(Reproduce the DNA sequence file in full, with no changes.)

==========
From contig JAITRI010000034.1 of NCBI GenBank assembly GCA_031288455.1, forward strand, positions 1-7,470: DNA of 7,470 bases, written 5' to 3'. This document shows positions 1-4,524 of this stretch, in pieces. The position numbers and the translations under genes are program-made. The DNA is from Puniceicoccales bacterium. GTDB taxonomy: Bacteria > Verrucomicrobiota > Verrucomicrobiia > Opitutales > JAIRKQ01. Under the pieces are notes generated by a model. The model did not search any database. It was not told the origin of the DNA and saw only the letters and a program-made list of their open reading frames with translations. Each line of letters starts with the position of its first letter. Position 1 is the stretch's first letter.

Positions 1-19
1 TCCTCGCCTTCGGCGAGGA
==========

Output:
From contig JAITRI010000034.1 of NCBI GenBank assembly GCA_031288455.1, forward strand, positions 1-7,470: DNA of 7,470 bases, written 5' to 3'. This document shows positions 1-4,524 of this stretch, in pieces. The position numbers and the translations under genes are program-made. The DNA is from Puniceicoccales bacterium. GTDB taxonomy: Bacteria > Verrucomicrobiota > Verrucomicrobiia > Opitutales > JAIRKQ01. Under the pieces are notes generated by a model. The model did not search any database. It was not told the origin of the DNA and saw only the letters and a program-made list of their open reading frames with translations. Each line of letters starts with the position of its first letter. Position 1 is the stretch's first letter.

Positions 1-19
1 TCCTCGCCTTCGGCGAGGA